Volume 44 Supplement 1
Ethical Perspectives on Production Diseases in Farm Animals
© The Author(s); licensee BioMed Central Ltd. 2003
Published: 31 March 2003
Over the last 50 years animal production in the Western world has become increasingly efficient. In many ways this market-driven development can be viewed as a success story. Thus consumers are able to buy animal products at lower and lower prices and in this part of the world there is no shortage of animal products. This development has had its price, and to a great extent that price has been paid by the animals. Thus the animals typically get less space per individual than they did previously; and they live in barren environments that do not allow them to exercise their normal range of behaviors. The intensive breeding schemes that enable each generation of animals to produce meat, milk or eggs faster and with a lower input of feed have been accompanied by increased problems with production diseases.
Production diseases do not only constitute a problem for the animals which fall victim to these diseases. They also constitute a cost to the farmer and the cost may at the end of the day be imposed on the consumers. Therefore from a purely human centred point of view there may be good reasons to try to fight production diseases. However, sometimes the cost of fighting production diseases may be higher than the gain – and therefore it may from an economic point of view be most efficient to accept a certain level of disease. An example is the high incidence of leg problems in broilers. Since breeding with the aim of making a dramatic decrease in leg problems will have as a consequence that there will be less progress in growth rate it seems to pay off to accept a high level of leg problems. Thus in some cases there will be a dilemma between on the one hand economic efficiency and on the other hand preventing or curing production diseases. There is no consensus on how to tackle this dilemma. One extreme is the view taken by adherents of the so-called animal rights view. According to this view we are never justified in harming animals for human purposes. The other extreme is the ruthless view according to which animals are there to be used at our discretion.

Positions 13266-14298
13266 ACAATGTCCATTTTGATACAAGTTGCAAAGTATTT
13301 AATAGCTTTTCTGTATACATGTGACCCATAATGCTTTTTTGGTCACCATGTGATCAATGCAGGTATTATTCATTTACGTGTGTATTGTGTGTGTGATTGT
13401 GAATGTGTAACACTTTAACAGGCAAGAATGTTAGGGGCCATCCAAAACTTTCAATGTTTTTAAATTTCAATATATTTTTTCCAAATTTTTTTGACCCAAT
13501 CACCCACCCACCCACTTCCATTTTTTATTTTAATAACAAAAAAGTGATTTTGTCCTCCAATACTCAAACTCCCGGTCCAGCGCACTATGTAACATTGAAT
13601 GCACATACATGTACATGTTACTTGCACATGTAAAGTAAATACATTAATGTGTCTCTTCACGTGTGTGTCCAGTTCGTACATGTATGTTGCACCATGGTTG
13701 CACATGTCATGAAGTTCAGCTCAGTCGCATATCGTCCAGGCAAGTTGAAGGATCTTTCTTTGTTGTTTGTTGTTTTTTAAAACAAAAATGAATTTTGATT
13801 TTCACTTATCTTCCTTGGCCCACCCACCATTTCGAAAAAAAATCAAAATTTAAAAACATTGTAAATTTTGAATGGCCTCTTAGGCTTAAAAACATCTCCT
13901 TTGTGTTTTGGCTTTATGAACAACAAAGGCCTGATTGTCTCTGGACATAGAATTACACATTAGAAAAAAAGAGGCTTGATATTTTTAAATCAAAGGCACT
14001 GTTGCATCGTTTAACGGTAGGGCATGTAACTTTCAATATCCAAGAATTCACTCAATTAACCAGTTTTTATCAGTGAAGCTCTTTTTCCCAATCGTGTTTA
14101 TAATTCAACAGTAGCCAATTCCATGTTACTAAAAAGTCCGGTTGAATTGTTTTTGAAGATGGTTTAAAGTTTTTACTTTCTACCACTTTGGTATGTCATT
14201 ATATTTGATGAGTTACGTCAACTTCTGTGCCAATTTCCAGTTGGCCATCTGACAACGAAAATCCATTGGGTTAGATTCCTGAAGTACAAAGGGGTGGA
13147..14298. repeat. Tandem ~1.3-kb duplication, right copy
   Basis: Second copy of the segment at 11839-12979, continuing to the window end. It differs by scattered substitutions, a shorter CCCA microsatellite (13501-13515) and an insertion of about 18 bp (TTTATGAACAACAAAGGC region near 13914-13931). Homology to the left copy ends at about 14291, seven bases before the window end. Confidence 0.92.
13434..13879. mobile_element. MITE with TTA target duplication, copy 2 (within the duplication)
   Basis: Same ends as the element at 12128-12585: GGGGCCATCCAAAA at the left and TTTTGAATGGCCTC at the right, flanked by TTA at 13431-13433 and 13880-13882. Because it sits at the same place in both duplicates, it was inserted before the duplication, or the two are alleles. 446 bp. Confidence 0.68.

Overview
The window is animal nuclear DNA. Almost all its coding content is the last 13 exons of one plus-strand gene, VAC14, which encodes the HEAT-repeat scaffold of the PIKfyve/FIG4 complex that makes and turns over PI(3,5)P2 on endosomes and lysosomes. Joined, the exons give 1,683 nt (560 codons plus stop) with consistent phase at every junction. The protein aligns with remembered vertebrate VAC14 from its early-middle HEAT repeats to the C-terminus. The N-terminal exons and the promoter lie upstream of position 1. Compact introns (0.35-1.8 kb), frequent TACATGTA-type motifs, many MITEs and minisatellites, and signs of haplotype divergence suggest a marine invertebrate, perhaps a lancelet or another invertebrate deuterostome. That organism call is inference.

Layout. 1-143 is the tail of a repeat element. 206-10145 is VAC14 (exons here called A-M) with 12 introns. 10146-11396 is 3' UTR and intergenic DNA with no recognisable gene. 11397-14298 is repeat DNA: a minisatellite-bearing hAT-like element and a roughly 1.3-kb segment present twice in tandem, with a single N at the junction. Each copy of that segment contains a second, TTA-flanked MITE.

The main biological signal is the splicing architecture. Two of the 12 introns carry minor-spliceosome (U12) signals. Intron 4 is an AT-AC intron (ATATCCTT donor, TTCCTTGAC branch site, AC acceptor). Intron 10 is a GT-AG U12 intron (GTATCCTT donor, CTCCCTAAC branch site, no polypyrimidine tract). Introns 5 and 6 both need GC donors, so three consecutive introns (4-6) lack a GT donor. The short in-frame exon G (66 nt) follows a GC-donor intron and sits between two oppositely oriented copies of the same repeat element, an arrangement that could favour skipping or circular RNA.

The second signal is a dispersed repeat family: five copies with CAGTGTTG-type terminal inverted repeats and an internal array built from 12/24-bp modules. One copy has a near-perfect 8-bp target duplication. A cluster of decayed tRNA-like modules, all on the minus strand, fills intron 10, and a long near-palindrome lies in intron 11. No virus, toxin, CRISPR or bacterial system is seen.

However, most people have a view which covers the middle ground between these two extremes. It is accepted that animals may be used for production – contrary to the animal rights view. However, contrary to the ruthless view, it is only accepted under certain conditions. The aim of this presentation is to present different ethical perspectives on what is acceptable to use animals for production and in particular what is an acceptable level of production diseases.
This article is published under license to BioMed Central Ltd. This is an Open Access article distributed under the terms of the Creative Commons Attribution License (http://creativecommons.org/licenses/by/2.0), which permits unrestricted use, distribution, and reproduction in any medium, provided the original work is properly cited.